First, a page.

As for the Philadelphia 76ers, we’re not sold that this hasn’t merely been the byproduct of a favorable postseason draw against the injured (Bulls) and aged (Celtics).
Then there are the Orlando Magic, who have no coach, no general manager, and soon may have no superstar center.
So who’s next? Who joins the Miami Heat and Chicago Bulls atop the Eastern Conference going forward?
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Well, these past two weeks certainly have made it clear that Heat-Pacers is a rivalry swiftly gaining legs.
But there is one team that could change the face of the East with a stroke of good fortune on Wednesday night. And, no, not because that is Game 2 of the Eastern Conference finals.
When it comes to Wednesday’s NBA Draft lottery, beware the Cleveland Cavaliers.
Particularly if you’re the team with whom LeBron James holds an opt-out clause for the 2014 offseason.
Already set with Rookie of the Year Kyrie Irving at point guard, the Cavaliers, who tied for the third-worst record in the NBA this season through some creative late-season tanking, enter the lottery with a 13.8-percent chance of landing the top overall pick.
They moved up last year to land Irving, and if they do it again, would there be a team in the NBA with a stronger youthful power base moving forward than one that possesses Irving and Anthony Davis, the sure-thing forward from Kentucky?
Oh, and the Cavaliers are positioned with oodles of cap space for 2013, and, more significantly, 2014, especially if the non-guaranteed portion of Anderson Varejao’s contract is bypassed. And all of that is not even counting the expected continued emergence of 2011 lottery pick Tristan Thompson, the Cavs’ second-team All-Rookie selection.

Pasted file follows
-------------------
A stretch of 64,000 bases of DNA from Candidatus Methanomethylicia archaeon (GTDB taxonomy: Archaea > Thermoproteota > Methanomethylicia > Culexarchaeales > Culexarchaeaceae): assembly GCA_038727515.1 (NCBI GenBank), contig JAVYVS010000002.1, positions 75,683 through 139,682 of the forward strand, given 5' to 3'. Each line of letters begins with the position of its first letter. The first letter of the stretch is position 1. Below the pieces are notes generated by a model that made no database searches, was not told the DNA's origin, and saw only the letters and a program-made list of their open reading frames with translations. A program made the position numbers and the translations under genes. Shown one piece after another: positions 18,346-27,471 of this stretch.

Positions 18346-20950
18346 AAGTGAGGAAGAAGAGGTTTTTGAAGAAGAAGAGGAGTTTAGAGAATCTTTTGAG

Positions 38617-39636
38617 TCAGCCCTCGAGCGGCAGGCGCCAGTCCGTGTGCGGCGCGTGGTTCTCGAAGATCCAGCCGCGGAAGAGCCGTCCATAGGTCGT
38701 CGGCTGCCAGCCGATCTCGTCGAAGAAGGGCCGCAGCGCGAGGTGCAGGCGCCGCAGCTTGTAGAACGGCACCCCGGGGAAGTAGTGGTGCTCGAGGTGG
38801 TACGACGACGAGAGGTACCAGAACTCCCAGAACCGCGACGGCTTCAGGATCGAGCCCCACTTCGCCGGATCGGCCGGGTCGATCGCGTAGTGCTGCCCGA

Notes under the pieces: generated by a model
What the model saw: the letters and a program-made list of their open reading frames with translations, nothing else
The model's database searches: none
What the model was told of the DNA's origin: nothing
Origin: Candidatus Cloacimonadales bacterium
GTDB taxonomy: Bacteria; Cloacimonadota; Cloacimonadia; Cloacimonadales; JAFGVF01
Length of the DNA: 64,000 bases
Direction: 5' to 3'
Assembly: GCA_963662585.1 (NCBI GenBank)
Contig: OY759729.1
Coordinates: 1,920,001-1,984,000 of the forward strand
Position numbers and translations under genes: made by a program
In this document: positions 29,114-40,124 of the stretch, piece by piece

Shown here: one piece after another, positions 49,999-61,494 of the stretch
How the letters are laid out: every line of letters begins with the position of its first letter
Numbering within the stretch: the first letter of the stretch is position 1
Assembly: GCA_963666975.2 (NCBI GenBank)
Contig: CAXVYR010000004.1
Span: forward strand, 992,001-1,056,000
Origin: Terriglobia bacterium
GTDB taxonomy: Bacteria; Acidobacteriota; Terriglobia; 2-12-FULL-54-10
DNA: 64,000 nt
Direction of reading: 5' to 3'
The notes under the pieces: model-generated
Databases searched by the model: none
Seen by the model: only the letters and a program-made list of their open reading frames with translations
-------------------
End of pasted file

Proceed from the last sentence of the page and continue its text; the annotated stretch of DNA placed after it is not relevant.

No other team at the top of Wednesday’s odds stands to make as significant a statement as the Cavaliers with lottery success.
At the top of the board are the Charlotte Bobcats, with a 25-percent chance of the No. 1 overall pick. All that would do is make the NBA’s all-time worst team into merely a bad one.
Seeded second in the lottery are the Washington Wizards, with a 19.9-percent chance of the top overall pick. But we’ve already been here with the Wizards when they landed the top overall pick and John Wall two years ago. That lottery success took them right back to these depths.
But then there are the Cavaliers, and the deep pockets of owner Dan Gilbert, whose pockets figure to only get deeper with his new downtown Cleveland casino. Motto: Quarters for free agents.
For the Cavaliers, there is little question the arrow is pointing up. They didn’t have to be that bad this past season; they chose to be.
And if it’s not Davis, even holding their position at No. 3 in the lottery would provide the reward of the likes of a Harrison Barnes or Bradley Beal, who would get all the scoring opportunities they could desire courtesy of Irving, a player with a maturity beyond his years.
Perhaps that is why LeBron didn’t close the door on a Cavaliers reunion when the Heat visited Cleveland this season. Perhaps he sensed the possibilities.
In 2014, Dwyane Wade will be 32, the downside showing. By then, because of an onerous luxury tax that goes into effect in 2013, Chris Bosh might already be gone.